Brothel coin
The token, smaller than a 10p piece, is believed to have been used to pay for sex in the Roman Empire

An ancient Roman coin, believed to allow entry to a brothel, has been discovered in London on the bank of the Thames.

The bronze coin, or spinitra, is thought to date back to the first century AD and has an imprint of a man and woman having sex on one side, with the roman numerals for 14 on the other.

The woman appears to be lying on a bed or couch on her front, with the man positioned behind her.

Experts believe that the numeral on the reverse of the coin could indicate the cost of brothel entry or the price of the activity depicted.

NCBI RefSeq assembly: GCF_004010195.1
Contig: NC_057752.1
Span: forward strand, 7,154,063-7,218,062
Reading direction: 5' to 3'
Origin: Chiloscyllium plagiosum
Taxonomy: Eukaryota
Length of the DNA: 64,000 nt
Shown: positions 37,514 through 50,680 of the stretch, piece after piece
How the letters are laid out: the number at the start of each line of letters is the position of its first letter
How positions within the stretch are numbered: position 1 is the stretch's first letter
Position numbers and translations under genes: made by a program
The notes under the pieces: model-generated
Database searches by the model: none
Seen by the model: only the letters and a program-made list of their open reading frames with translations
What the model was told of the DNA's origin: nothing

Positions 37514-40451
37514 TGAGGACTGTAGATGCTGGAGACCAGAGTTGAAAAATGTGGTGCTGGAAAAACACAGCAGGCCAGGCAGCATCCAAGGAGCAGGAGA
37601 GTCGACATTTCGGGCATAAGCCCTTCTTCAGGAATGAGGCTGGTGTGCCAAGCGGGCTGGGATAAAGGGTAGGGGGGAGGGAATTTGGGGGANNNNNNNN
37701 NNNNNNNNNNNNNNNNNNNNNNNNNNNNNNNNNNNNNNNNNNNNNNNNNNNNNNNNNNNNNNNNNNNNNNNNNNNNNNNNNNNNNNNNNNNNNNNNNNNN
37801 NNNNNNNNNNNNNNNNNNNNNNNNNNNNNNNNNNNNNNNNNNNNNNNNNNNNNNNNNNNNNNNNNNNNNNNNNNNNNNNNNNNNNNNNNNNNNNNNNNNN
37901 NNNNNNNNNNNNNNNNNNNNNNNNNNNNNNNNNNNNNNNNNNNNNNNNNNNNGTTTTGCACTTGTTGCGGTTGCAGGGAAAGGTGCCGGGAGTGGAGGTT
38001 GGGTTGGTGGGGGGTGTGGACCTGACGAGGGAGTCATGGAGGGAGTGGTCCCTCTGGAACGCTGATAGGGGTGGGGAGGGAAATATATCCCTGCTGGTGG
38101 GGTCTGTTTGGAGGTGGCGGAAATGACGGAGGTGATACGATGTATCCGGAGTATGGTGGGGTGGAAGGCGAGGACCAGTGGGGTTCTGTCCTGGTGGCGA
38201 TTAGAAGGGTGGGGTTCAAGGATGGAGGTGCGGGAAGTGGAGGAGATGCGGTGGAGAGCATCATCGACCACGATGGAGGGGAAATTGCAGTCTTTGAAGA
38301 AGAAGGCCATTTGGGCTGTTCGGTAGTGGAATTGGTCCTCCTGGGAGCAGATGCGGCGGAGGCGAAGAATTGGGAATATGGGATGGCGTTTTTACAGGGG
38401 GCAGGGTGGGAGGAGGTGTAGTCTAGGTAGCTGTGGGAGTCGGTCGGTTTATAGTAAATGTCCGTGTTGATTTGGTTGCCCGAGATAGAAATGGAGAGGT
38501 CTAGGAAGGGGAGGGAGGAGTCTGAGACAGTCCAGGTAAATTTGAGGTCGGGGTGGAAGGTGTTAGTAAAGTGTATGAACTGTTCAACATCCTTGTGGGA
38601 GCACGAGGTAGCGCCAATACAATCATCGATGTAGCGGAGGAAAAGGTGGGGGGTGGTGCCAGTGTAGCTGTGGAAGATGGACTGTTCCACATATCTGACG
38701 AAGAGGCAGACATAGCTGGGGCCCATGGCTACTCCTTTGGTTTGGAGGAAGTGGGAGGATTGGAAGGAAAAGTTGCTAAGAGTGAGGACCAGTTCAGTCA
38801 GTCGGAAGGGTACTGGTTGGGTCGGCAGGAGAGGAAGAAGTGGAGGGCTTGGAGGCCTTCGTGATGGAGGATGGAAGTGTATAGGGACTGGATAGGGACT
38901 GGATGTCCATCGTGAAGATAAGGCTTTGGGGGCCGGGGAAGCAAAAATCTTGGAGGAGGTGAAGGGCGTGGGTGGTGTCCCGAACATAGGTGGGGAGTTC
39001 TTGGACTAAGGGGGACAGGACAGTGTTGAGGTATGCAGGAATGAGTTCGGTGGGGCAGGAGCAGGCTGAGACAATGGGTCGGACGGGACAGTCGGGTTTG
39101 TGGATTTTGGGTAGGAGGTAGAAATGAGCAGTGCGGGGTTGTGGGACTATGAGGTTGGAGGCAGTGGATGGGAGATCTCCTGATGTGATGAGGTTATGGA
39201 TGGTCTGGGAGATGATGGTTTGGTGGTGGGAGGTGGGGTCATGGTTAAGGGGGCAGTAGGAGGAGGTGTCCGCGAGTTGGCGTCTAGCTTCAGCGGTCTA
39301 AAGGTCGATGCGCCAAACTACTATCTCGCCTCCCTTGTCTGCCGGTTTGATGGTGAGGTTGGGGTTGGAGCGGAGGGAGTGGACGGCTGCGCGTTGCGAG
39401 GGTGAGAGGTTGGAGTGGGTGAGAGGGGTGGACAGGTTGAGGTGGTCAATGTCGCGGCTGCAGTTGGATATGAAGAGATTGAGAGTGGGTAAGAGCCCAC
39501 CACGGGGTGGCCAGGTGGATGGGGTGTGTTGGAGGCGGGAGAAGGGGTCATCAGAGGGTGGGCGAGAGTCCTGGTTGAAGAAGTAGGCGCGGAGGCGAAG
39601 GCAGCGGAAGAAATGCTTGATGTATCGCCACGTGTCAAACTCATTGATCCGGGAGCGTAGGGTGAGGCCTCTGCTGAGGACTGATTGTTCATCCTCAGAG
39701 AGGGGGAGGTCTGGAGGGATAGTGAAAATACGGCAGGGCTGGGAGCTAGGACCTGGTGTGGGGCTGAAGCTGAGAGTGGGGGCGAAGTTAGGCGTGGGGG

The spinitra was found by pastry chef Regis Cursan, who was combing the banks of the river near Putney bridge when he made the discovery. He donated the item to the Museum of London, where it has gone on display.

"This is the perfect archaelogical object. It's sexy and provocative in the best sense of the word," said Caroline McDonald, museum curator.

"The lot of a Roman sex slave was not a happy one and objects like this can help the Museum of London provoke debates about issues that are relevant to the modern city and its visitors. Museums should engage with these more grown-up and sometimes less comfortable topics."

It is not known for certain that the token would be used at a brothel. Other possible uses could be gaming or gambling.

It is the first case of a token of this type being found in England. It is believed that the coins displayed explicit images because they were often used by foreigners in Rome who did not speak the language. Prostitutes were often slaves captured overseas.